You can't secure what you don't acknowledge.SM

Friday, December 7, 2007

My articles from this week

Here's my one information security article from this week that you may be interested in. For all of my past content be sure to check out

The Fallacy of SSL


Thursday, December 6, 2007

Stupid policies are ignored by those with an agenda

On a similar note regarding my previous post on the Omaha mall incident, apparently the mall has a policy against concealed weapons - and apparently (I haven't confirmed) there's a Nebraska state law backing such policies in private businesses in that state. This event not only shows how vulnerable we really are but it's also a classic case of stupid policies/laws such as this ONLY apply to law-abiding citizens.

In the context of IT security, I actually see and hear of this quite a bit where policies are created for the sake of having a policy, or political correctness, or to satisfy an auditor - whatever - knowing that they'll do more harm than good or that they'll never be enforceable. Keep this in mind when creating your own organization's information security policies. Make them reasonable and enforceable... otherwise they're just for show and will come back to bite you or someone you care about down the road.

When seconds count, how long will it take for you to respond?

I was listening to Neal Boortz's radio talk show this morning about the tragedy that occurred at the Omaha mall yesterday. A caller brought up the old saying "When seconds count, the police are only minutes away." This made me think about all the organizations out there who don't have an IT-centric incident response plan - or at least don't have one that's adequate enough to respond to real security threats in a professional manner.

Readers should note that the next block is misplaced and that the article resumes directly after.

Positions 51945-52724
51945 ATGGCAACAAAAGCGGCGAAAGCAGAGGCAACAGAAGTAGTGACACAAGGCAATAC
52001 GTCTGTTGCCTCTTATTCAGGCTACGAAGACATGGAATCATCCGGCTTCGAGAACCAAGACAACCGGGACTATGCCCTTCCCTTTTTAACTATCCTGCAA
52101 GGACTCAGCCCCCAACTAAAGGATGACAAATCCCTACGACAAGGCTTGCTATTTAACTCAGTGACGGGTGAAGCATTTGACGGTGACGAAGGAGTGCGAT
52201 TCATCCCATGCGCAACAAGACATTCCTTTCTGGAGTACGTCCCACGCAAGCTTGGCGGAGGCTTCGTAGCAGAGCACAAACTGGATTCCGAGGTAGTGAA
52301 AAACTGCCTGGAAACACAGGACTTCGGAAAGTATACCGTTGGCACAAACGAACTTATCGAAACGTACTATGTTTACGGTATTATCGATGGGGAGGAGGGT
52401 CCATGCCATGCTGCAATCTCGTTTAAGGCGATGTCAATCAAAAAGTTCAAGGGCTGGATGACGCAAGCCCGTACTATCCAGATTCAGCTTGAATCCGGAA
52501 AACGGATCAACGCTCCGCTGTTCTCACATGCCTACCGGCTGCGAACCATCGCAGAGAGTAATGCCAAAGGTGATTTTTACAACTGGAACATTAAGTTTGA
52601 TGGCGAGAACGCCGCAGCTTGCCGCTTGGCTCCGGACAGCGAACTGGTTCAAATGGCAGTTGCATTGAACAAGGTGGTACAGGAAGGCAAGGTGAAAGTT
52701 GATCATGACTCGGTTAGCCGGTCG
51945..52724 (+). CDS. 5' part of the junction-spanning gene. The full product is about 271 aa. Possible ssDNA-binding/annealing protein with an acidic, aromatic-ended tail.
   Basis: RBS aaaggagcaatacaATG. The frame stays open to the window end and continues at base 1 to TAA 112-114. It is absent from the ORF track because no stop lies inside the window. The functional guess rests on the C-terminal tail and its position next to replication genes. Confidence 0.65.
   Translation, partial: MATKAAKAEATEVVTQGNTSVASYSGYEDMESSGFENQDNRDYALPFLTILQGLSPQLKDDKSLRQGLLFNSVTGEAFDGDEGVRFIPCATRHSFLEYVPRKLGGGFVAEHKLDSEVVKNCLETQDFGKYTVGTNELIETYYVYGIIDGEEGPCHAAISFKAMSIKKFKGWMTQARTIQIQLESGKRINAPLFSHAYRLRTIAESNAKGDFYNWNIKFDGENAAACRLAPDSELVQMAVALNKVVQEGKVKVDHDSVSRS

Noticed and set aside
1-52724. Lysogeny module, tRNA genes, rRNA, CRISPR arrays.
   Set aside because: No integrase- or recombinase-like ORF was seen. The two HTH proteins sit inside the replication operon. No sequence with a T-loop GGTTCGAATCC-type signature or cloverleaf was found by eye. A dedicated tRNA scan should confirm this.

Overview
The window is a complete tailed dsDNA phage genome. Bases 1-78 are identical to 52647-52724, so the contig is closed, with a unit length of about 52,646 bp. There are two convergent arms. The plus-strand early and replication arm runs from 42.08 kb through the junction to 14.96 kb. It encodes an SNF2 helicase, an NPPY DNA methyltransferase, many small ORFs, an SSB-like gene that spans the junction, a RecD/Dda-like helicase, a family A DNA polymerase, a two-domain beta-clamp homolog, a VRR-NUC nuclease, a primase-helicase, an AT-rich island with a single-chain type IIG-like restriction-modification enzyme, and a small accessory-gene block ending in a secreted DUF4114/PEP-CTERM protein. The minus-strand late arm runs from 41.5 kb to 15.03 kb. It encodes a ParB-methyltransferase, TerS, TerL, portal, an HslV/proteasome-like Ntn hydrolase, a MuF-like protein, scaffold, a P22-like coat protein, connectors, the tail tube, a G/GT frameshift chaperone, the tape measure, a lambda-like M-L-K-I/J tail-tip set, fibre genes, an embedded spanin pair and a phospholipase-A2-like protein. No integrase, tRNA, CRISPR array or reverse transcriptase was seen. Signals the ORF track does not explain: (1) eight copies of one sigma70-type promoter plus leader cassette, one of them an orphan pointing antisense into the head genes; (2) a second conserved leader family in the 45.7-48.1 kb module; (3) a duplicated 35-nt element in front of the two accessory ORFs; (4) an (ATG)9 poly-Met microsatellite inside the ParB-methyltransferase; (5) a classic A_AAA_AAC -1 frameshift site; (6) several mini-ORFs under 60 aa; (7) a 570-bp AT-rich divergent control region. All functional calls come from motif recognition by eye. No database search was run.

The thing is, with most networks I see, there are so many technical controls all intertwined yet no system is talking to another. There's no real event correlation. Add the people complexities on top of this (like everyone being involved yet no truly established leader, responsibilities, or accountability) , and most businesses would never know if a breach happened. Or, they'll find out several days or weeks too late!

In the Omaha mall incident, it took police 6 minutes to arrive. By then it was too late. Ask yourself: when seconds count, how long will it take you to respond to a network security incident? You may come to the realization that things need to change.

Monday, December 3, 2007

My articles from this week

Here are my recent information security articles you may be interested in. For all of my past content be sure to check out

How to get developers to buy into software security

Cheap Microsoft licenses for security pros: the Microsoft Action Pack

Mobile security: Setting responsible goals

Mobile security: Top oversights

You may need to perform a quick third-party registration to access some of them.


Sunday, December 2, 2007

An excellent compliance resource you've gotta check out

If compliance is anywhere on your radar (I'm pretty sure that includes all of us!) then you've gotta check out Rebecca Herold's compliance blog and portal called the Realtime Community | IT Compliance. I've known and worked with Becky for years and can vouch for her level of knowledge in the compliance and privacy arenas.

The hosting company for this site is Realtime Publishers for whom I've written a book (The Definitive Guide to Email Management and Security), several whitepapers, and performed technical editing for numerous publications of theirs. Their content is sponsored by an IT/security vendor which makes it free for everyone. Check out their digital library for Becky's site here and their main Nexus digital library site here. Tons of high-quality content and just the right price.